Koshirae: Koshirae is the mounting of the Japanese sword. There are several parts that consist of Koshirae such as Saya(Scabbard), Tsuka(Handle), Tsuba(Handguard).
Fuchi-Kashira：A pair of matching sword fittings that cover the upper and bottom parts of its sword hilt.
A plant pattern is designed for this Fuchi Kashira. The same design also decorates the scabbard. Carving lines remain in good condition and make an ornamental appearance of this Koshirae. We think this plant pattern is a kind of the Karakusa (唐草, arabesque) design. It is a pattern in which stems and leaves of vines are twined and make curves. As ivy has a strong vitality and grows up without interruption, people have considered this design a symbol of prosperity and longevity. In Japanese, Vine is called Tsuru (蔓), and it has another pronunciation; “Man.” There is a word 万 (it is also read Man), which means thousand. In the Karakusa pattern, leaves and vines are connected like an Obi (帯, belt). The word 帯 can also be read “Tai.” Due to its pronunciation, the term 代 (Tai) is associated. From this word-association game, an idiom 万代 is associated, and it means a thousand generations. In other words, we imagine that people have used this design wishing prosperity and longevity for their clans for a long time.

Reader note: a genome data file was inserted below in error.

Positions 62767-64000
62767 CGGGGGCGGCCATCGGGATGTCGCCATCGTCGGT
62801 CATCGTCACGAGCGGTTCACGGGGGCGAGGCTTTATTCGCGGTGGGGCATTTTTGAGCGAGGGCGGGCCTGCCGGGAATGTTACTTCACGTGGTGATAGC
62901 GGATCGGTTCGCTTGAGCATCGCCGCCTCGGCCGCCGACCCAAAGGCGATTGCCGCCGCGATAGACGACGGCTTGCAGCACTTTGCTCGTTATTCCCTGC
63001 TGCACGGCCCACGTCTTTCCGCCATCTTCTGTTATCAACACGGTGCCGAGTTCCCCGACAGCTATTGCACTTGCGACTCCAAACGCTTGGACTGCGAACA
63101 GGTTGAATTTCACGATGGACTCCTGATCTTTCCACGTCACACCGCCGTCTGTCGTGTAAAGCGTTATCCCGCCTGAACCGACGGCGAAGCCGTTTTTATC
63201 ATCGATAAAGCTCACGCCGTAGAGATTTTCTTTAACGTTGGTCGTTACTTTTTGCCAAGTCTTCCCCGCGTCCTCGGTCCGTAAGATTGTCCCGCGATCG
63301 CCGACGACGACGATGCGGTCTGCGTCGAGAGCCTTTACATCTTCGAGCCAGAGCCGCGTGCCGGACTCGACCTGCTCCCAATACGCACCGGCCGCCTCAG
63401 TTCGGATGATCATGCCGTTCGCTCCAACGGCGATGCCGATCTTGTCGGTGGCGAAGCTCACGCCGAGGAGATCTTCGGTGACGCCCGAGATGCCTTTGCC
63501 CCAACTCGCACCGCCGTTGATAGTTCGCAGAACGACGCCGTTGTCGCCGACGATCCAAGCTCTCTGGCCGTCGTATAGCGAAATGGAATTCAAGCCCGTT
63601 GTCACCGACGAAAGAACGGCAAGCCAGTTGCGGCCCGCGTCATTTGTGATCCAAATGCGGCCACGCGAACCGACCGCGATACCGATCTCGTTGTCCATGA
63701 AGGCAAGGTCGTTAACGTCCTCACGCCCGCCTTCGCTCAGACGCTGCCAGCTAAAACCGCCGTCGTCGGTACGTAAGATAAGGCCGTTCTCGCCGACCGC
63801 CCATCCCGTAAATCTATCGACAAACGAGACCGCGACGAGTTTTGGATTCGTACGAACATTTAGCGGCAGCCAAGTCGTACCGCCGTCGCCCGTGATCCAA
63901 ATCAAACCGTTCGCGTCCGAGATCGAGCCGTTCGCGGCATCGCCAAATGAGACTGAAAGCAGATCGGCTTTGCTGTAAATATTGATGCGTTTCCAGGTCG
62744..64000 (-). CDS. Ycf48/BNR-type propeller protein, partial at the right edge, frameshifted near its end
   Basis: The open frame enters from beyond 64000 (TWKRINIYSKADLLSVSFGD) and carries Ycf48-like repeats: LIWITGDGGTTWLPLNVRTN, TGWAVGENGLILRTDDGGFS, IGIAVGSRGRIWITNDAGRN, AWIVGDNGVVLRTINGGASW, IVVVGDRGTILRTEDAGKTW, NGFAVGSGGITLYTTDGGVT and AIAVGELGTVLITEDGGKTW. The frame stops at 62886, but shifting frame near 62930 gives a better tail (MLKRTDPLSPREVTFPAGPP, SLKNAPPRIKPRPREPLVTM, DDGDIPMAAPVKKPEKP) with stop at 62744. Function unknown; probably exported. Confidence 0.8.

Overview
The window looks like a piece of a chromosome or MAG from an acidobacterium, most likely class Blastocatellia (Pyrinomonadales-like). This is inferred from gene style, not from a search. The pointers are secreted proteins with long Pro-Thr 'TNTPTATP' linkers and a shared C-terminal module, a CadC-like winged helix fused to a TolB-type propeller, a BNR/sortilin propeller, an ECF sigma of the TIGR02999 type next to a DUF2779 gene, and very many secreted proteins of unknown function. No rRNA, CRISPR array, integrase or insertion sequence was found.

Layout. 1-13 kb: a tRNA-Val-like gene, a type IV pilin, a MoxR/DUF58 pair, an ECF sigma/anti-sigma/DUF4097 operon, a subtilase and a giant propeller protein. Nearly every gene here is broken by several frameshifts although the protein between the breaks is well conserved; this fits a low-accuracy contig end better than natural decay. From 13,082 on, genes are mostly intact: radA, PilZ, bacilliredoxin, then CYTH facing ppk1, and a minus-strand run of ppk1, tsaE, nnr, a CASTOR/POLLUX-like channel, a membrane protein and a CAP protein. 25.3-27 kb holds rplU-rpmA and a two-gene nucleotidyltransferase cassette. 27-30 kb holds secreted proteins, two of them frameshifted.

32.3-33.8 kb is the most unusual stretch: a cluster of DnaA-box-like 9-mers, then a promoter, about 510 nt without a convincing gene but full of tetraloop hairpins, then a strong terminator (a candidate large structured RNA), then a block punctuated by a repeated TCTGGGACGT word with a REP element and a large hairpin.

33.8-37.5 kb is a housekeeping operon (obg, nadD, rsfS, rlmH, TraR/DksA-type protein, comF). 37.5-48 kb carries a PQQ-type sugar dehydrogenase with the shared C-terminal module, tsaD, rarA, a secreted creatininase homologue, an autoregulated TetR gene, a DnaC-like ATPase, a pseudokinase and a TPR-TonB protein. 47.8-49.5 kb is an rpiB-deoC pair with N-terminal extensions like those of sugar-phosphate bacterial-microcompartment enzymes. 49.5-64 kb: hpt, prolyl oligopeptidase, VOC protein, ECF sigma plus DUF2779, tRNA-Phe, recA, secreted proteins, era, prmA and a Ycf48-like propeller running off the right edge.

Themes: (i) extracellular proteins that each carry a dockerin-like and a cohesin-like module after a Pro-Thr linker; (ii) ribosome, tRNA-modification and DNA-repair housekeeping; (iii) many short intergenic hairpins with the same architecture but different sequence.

Tsuka and Menuki：Tsuka is the handle of the Japanese sword and Menuki is its decoration.